• Civ. Code § 1749.60, et seq. imposes restrictions on the sale of personal information collected by supermarkets in the context of club cards, which are outdated and subsumed by the broader CCPA.
  • The definitions, scope, requirements and liability provisions in Cal. Civ. Code §1798.82 (the existing breach notification law), Civ. Code §1798.90.5 (existing rules for automated license plate scan databases), and Cal. Civ. Code §1798.150 (CCPA liability provision) should be harmonized and streamlined to help businesses understand and comply with these related laws.

For privacy advocates and lawmakers, it is more exciting to create new privacy laws rather than revise the existing statutes. For businesses and other organizations, however, it is increasingly difficult or impractical to keep track of California’s myriad privacy laws (in addition to laws of other states and countries). For better or worse, the CCPA is extremely broad and prescriptive. Companies that undergo the process of establishing compliance with the CCPA over the next year should not also be required to analyze and apply dozens of additional California privacy laws with overlapping, inconsistent or outdated requirements pertaining to the collection and sharing of personal information. The best way to ensure that companies follow California’s new privacy laws is to make those laws as simple as possible. Investing in a little bit of code clean-up would assist in that new compliance challenge greatly. 

Please let me know if you have any questions or if I can be of any assistance. I am submitting this letter on behalf of myself, not behalf of my law schools, law firm, clients or others.

Best regards,

Lothar Determann
2 Embarcadero Center, 11th Floor
San Francisco, CA 94111
ldetermann@bakernet.com

Attachments, separately submitted:

  • biographical information
  • publications

Top image by Makaristos [Public domain], from Wikimedia Commons

1 Comment

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  • comment Lothar Determann • Mar 21, 2019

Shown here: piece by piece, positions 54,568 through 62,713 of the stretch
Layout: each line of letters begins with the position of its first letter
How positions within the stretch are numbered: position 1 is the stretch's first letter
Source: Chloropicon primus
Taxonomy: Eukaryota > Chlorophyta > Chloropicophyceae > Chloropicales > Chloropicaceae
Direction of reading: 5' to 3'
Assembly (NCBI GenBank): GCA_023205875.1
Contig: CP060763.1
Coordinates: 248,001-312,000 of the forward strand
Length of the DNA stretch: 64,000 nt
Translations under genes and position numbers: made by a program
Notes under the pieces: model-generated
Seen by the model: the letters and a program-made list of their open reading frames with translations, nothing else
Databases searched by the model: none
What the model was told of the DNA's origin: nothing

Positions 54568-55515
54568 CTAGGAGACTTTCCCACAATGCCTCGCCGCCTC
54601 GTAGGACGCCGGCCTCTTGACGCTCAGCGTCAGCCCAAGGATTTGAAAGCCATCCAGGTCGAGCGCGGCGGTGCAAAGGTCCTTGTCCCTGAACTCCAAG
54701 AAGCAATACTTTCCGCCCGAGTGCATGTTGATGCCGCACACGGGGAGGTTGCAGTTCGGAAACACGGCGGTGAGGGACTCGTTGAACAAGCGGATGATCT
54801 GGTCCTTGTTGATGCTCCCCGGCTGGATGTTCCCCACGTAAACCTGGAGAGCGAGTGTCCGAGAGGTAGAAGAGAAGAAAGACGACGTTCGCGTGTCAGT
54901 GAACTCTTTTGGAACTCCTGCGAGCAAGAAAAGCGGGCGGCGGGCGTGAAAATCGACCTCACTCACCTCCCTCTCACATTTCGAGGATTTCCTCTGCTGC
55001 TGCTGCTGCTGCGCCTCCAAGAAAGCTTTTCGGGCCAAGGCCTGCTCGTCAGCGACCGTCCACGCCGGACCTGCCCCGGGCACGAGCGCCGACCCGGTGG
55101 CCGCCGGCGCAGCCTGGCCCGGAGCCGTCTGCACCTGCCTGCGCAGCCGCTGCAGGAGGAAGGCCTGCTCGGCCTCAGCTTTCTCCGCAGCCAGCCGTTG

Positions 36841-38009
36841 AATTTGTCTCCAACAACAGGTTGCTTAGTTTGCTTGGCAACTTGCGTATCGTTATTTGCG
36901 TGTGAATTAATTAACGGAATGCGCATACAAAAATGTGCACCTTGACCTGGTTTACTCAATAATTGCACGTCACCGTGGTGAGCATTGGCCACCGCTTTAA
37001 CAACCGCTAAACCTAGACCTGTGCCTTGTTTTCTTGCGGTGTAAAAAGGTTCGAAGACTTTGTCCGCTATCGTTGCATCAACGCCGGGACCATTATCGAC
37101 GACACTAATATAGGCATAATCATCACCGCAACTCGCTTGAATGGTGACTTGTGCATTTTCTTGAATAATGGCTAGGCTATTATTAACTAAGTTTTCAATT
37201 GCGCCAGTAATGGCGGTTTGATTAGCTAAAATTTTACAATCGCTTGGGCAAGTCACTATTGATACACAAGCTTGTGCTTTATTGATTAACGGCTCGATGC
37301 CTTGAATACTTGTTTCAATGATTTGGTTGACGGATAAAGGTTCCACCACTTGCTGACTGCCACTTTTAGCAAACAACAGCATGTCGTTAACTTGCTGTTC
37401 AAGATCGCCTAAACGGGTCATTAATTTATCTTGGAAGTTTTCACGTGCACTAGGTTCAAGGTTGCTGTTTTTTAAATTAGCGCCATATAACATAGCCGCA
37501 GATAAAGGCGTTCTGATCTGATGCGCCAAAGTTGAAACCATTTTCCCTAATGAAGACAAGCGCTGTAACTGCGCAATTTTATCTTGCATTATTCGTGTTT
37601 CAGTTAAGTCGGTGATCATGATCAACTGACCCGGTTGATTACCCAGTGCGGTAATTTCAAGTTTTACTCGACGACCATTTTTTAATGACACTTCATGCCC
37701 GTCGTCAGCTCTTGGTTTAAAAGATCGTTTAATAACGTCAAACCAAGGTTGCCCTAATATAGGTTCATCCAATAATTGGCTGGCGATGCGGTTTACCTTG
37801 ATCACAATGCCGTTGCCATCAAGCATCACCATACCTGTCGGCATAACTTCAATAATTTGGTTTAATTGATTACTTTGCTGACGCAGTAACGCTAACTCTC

Many thanks for good comments received from fellow IAPP members after the IAPP published my draft open letter. Here is the final version I mailed on March 8, 2019:
    
    Re. California Consumer Privacy Law Corrections
    Dear Chairman Chau,
    As one of the principal commentators, scholars, teachers and advisors on California privacy law, I want to
    first congratulate you and the California Legislature on the passage of many innovative and cutting-edge
    information privacy and security laws over the years, making California one of the leading jurisdictions
    globally, as I frequently note in my publications and presentations.
    To maintain this leadership position, I respectfully recommend that you and your staff consider advancing
    a number of technical corrections to the California Consumer Privacy Act of 2018 ("CCPA") and to other
    California privacy laws that have become obsolete or redundant due to the passage of the CCPA. In
    making these recommendations, I do not mean to comment on any bills or proposals intended to
    substantively modify the CCPA.
    What I do propose in this letter are strictly technical corrections that are urgently necessary: necessary to
    rationalize and harmonize California’s myriad privacy statutes; necessary to keep California in its
    leadership role as one of the most advanced and innovative jurisdictions worldwide when it comes to
    information technologies and privacy laws; necessary to make a compelling case against broad federal
    statutory preemption; necessary to allow businesses to understand and comply with applicable law; and